By Ray LaHood
Imagine if you had to live today on the same salary you made in 1993. The cost of everything has gone up, but your paycheck can’t keep up. If you went to see one of the most popular movies in 1993 — “Schindler’s List” — your ticket cost $4. Today, a movie costs three times as much. Back then, you bought a gallon of milk for $2.85, but today it costs $3.55. And gasoline averaged $1.11 a gallon in 1993, while today it is $3.50.
It would be impossible to maintain your lifestyle if your salary hadn’t moved an inch in more than 20 years. You and the nation’s gas tax would now share the same pain. The 18.4 cents-per-gallon federal gas tax hasn’t changed a penny since 1993. In inflation-adjusted terms, the gas tax has lost a third of its purchasing power and is worth only 11.5 cents today.
This is not just a lesson about inflation. This is important because the federal gas tax is the only revenue source for the Highway Trust Fund, which maintains our nation’s roads and bridges. Over the past 21 years, cars have become much more fuel-efficient, and hybrids and electric vehicles that use little or no gas are on the rise. Between more fuel-efficient cars and a gas tax that is limping along, the Highway Trust Fund is running on empty.
An empty trust fund would have direct consequences in every state including Georgia, where federal funding accounts for 76 percent of the state’s highway capital program. Georgia has at risk $1.2 billion in federal highway funding, 20,000 jobs and 358 projects, such as the 20-mile highway widening project in Clinch and Ware counties and the managed lanes project on I-85 in Gwinnett County.
Fortunately, Congress took action late last month to patch the trust fund, which had been projected to run dry in August. But instead of increasing revenue for the long term, Congress punted and only provided a temporary reprieve for another 10 months.
Instead of waiting until we reach another crisis point in May, Congress has an opportunity to take decisive action and provide a long-term and sustainable solution when it returns to Washington for a lame duck session after the November elections.
Congress could stave off this crisis by increasing revenue to the trust fund through a modest 10-cent increase in the gasoline tax and indexing it to inflation. Such an increase would generate an additional $15 billion annually to allow the trust fund to continue to fix and modernize our roads and bridges.
As a former elected official, I fully understand the difficult politics of raising revenue. But while policymakers in Congress sit on their hands and the highway trust fund runs on fumes, governors and local officials have been making tough decisions and raising money to address their own local transportation challenges.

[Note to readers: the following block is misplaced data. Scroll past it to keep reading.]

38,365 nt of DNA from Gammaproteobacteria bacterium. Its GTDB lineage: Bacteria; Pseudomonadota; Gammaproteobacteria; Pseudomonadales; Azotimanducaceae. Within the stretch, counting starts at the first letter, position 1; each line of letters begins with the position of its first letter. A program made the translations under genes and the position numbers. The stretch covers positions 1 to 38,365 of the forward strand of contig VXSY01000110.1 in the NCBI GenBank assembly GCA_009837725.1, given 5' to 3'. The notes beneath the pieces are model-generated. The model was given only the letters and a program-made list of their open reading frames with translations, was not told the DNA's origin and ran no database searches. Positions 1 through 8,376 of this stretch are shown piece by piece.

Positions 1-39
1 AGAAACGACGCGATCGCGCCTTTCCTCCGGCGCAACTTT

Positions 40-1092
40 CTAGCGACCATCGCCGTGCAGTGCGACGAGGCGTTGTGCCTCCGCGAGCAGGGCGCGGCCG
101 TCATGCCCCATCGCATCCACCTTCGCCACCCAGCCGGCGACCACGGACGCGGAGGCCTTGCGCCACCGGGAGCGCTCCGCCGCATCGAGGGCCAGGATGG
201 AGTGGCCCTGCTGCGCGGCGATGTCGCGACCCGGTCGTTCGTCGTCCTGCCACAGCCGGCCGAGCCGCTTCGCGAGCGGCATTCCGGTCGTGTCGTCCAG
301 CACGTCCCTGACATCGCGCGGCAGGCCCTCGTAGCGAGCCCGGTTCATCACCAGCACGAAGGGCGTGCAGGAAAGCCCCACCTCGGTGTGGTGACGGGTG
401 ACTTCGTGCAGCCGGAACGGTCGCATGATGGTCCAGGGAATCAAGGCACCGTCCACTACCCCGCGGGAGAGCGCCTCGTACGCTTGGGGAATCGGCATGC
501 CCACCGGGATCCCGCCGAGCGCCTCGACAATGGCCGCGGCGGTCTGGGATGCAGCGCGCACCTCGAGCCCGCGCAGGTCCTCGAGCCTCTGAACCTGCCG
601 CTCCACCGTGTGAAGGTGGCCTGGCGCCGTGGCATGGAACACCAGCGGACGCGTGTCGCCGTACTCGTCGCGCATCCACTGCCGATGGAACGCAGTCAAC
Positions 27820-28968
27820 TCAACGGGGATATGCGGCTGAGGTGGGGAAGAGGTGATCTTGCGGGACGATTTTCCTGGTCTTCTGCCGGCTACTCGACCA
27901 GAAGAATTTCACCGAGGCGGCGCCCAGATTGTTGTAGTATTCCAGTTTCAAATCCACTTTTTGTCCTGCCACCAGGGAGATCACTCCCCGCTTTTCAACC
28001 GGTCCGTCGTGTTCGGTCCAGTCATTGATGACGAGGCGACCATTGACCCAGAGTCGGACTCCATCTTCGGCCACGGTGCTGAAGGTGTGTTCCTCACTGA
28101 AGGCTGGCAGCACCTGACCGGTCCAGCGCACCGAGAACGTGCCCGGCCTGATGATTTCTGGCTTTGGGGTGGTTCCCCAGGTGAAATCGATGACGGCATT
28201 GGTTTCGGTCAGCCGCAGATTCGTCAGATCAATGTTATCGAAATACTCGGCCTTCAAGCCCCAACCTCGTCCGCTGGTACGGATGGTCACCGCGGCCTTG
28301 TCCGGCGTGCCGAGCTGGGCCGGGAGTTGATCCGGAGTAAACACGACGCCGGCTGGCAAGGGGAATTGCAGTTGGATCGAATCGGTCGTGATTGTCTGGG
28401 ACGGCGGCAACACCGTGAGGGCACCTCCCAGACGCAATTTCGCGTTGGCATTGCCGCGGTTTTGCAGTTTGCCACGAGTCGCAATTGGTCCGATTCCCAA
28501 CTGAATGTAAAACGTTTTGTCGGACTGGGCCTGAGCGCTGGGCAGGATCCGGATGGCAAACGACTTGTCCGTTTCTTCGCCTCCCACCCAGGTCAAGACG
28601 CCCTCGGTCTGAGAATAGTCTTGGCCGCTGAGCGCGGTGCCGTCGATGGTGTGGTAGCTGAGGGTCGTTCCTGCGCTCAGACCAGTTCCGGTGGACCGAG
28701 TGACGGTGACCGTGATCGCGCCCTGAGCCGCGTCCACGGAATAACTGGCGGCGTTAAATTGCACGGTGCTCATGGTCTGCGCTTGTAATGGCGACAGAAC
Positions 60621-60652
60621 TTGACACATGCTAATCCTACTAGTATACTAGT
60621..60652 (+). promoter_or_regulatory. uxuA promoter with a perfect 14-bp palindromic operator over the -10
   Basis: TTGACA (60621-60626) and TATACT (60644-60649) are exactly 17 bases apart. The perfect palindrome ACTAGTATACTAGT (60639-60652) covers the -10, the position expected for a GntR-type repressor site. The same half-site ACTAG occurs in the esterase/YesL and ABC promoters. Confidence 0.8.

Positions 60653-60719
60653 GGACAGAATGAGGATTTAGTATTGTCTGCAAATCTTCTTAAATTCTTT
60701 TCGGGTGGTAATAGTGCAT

Last year, six governors approved legislation that raised either the state gasoline tax or sales tax — in states led by Democrats and Republicans. The public understands the importance of smart infrastructure spending and approved 91 percent of the ballot initiatives that sought to raise funds in last November’s elections. This year, an additional six states have introduced bills or put forth proposals to raise their gas tax or index it to inflation.
My colleagues in state governments are making tough decisions, and that includes policymakers in Georgia. I recently spent a day in Atlanta, where I met with the Legislative Study Committee charged with examining the state’s transportation challenges and making recommendations to the General Assembly. I reminded committee members that for Georgia to attract business and economic development and provide jobs, it must have a first-rate infrastructure, and that smart and strategic investments are critical to achieving these goals.
Georgia has already made great strides by investing resources into modernizing the Port of Savannah. This was made possible in large part because a Republican governor and Democratic mayor joined forces and got behind a plan.
Congress could learn a valuable lesson from Georgia’s example. The years of kicking the can down the pothole-filled road must end. Congress needs to make a real and sustainable long-term fix for funding America’s transportation system. The economic prosperity of Georgia and our nation depends upon it.
Ray LaHood is former secretary of the U.S. Department of Transportation and co-chairman of Building America’s Future.
Sourced from The Atlanta Journal-Constitution